Metastasis is the major factor responsible for the lethality of malignant breast cancer in human patients. Although various targeted and non-targeted therapies can occasionally control the progress of breast cancer, a significant portion of patients develop resistance to chemotherapy and experience metastatic recurrence.

The epithelial to mesenchymal transition (EMT), a key developmental program in embryogenesis, has been found to be closely intertwined with the occurrence of metastasis in various human cancers. EMT can be prompted by the expression of multiple transcriptional factors and is controlled by several signaling pathways including TGF-β, Wnt and Notch signaling. Moreover, a link between EMT and the onset of epithelial stem cell-like properties has been suggested. However, the mechanism underlining this relationship remains unrevealed, and whether cancer stemness is a consequence of EMT or they are two parallel phenomena refecting cell plasticity remains unknown.

Towards the goal of understanding breast cancer metastasis, our group performed a cross-species expression profiling and identified Foxq1 as an EMT- and metastasis-promoting gene in breast cancer [1]. Following this discovery, Foxq1 expression has been shown to promote EMT and metastasis in a wide array of human cancers [2-4]. In line with the previously-mentioned link between EMT and stemness, we demonstrated that ectopic expression of FOXQ1 led to an increase in the stem-like phenotype and CD44+/CD24− population consists of over 90% of cells. This increase in the stem cell population correlated with the induction of EMT. Mechanistically, we identified the receptor tyrosine kinases PDGFR α and β as downstream targets of FoxQ1 [5].

Our study showed that knockdown of PDGFR α and β significantly decreased cell proliferation, migration and invasion in HMLE/FoxQ1 cells. The effects were greatest when both α and β were knocked down. Knockdown of PDGFR α and β in HMLER/FoxQ1 cells decreased lung metastases in vivo. Moreover, Knockdown of α and β, or β alone, decreased the CD44+/CD24− phenotype by 25% without reversing the FoxQ1-induced EMT at the molecular and morphological levels. These results strongly suggest that FoxQ1's role as a promoter of the CSC's phenotype is regulated in part by PDGFR activity.

We used the RTK inhibitor imantinib to examine the effects of pharmacologic silencing of PDGFR expression. Although imantinib targets multiple RTK's, we demonstrated that only PDGFR α and β expression were significantly altered in FoxQ1-upregulated cells. High doses of imantinib significantly inhibited cell proliferation, while the low-dose treatment markedly inhibited cell migration and invasion in vitro. Either pharmacological treatment or genetic manipulation of PDGFR α and β expression significantly increased the sensitivity of HMLE/FoxQ1 cells to doxorubicin or paclitaxel treatment. In vivo, doxorubicin with imantinib treatment inhibited tumor growth by approximately 80%. However, the use of either drug alone did not significantly inhibit xenograft growth, demonstrating that the two drugs exhibited a synergistic effect.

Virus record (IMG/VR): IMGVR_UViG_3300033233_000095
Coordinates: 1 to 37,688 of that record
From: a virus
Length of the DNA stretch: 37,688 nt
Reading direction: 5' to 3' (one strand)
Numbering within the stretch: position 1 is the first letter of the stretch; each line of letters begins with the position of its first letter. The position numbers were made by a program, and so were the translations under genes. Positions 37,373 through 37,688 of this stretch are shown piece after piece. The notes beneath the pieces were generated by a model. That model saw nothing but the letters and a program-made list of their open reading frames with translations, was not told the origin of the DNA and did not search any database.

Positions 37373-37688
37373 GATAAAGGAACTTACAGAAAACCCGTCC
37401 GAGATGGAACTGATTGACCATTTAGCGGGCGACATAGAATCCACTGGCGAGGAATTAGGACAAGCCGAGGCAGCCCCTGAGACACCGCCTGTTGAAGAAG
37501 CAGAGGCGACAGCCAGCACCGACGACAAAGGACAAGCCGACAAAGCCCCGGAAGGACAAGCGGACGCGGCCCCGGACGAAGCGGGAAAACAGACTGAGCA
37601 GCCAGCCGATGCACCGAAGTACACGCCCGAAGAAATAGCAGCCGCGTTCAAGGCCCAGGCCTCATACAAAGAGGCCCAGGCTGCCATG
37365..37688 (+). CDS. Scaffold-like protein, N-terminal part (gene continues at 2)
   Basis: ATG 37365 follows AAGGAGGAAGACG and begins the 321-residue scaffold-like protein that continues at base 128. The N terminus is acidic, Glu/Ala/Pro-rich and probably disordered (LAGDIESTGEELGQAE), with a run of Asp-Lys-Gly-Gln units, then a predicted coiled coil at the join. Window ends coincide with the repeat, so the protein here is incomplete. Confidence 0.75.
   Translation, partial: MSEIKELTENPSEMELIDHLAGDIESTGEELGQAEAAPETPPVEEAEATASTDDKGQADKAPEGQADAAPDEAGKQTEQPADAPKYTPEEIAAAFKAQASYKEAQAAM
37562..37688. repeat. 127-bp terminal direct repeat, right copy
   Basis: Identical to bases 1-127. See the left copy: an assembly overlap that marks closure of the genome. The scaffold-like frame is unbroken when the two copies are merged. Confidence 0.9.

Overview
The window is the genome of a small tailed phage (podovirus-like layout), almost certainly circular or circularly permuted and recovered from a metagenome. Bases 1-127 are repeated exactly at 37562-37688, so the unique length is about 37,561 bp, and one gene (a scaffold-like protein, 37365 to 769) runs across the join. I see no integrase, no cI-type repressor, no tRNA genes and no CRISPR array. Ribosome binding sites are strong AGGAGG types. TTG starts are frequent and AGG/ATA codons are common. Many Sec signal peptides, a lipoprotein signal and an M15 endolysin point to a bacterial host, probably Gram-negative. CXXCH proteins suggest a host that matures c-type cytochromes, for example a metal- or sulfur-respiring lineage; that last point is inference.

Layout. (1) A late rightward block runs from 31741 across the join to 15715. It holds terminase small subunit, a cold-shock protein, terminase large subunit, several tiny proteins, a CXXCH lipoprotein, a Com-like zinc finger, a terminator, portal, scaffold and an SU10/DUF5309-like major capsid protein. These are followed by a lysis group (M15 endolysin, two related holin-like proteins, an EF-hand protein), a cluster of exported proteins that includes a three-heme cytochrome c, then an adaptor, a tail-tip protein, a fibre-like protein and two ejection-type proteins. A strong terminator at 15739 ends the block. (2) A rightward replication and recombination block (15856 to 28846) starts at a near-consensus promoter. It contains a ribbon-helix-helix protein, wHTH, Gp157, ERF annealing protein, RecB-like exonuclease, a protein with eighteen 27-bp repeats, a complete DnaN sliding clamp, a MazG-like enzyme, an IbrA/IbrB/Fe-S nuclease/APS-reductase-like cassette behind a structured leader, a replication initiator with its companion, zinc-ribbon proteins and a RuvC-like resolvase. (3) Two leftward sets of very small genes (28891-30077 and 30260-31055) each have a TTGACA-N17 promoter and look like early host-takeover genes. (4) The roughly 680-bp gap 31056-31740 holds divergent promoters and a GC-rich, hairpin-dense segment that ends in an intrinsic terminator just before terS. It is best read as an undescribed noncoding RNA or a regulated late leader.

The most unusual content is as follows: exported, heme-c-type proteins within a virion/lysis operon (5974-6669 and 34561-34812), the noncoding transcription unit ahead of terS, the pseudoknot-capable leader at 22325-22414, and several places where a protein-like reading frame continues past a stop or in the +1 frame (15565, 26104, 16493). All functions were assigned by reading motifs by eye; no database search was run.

Our study demonstrates that EMT and stemness properties are not controlled by identical gene programs, at least in some cell lines. Inhibiting PDGFR α and β significantly reduced the stemness properties of HMLE/FoxQ1 cells without impacting the mesenchymal-like phenotype of those cells. Since this inhibition correlated with a marked decrease in malignancy, our study suggests that the acquisition of stem-like properties may drive malignancy to a greater degree than EMT alone. Our gene expression profiling indicates that Foxq1 regulates a wide spectrum of downstream gene targets, significantly repressing cell adhesion and cell junction genes and promoting ECM genes (unpublished data). Taken together, our data suggests that EMT and stemness are two closely related cell characteristics induced by related or identical transcription factors, but ultimately controlled by different downstream gene programs.

In line with our results, a recent study showed that low levels of Twist1 are essential for tumor initiation, maintenance, and stemness independent of its EMT-inducing activity [6]. In another study, two cancer stem cell populations were found to co-exist in human cancer cells and demonstrate distinct epithelial and mesenchymal properties [7]. It is currently unclear if cancer stem cells are capable of transitioning between these two populations. The conditions to trigger this switch and whether this switch is consistent with EMT and its role in cancer progression and metastasis remain to be explored.

Our study also indicates that cancer stemness can be partially reversed by targeting PDGFRs. The high levels of imantinib employed in our study would not be applicable in the clinic in terms of its low specificity and toxicity. Consequently, a specific PDGFR α and β inhibitor with lower toxicity than imantinib would increase the clinical potential of our discovery. Further studies must be done to identify other pharmacological targets that synergize with the stemness-promoting activity of PDGFRs. Reversing cancer stemness, together with conventional chemotherapy, could provide an ideal approach for prevent cancer recurrence and metastasis by eradicating both the bulk tumor cells and the cancer stem cells with self renewal capability.

References

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  • 2. Abba M, et al. Molecular cancer research: MCR. 2013; 11:1017-1028. [PubMed]
  • 3. Feng J, et al. Oncotarget. 2014; 5:9689-9702. https://doi.org/10.18632/oncotarget.2103 [PubMed]
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  • 5. Meng F, et al. Cancer research. 2015; 75:584-593. [PubMed]
  • 6. Beck B, et al. Cell stem cell. 2015; 16:67-79. [PubMed]
  • 7. Liu S, et al. Stem cell reports. 2014; 2:78-91. [PubMed]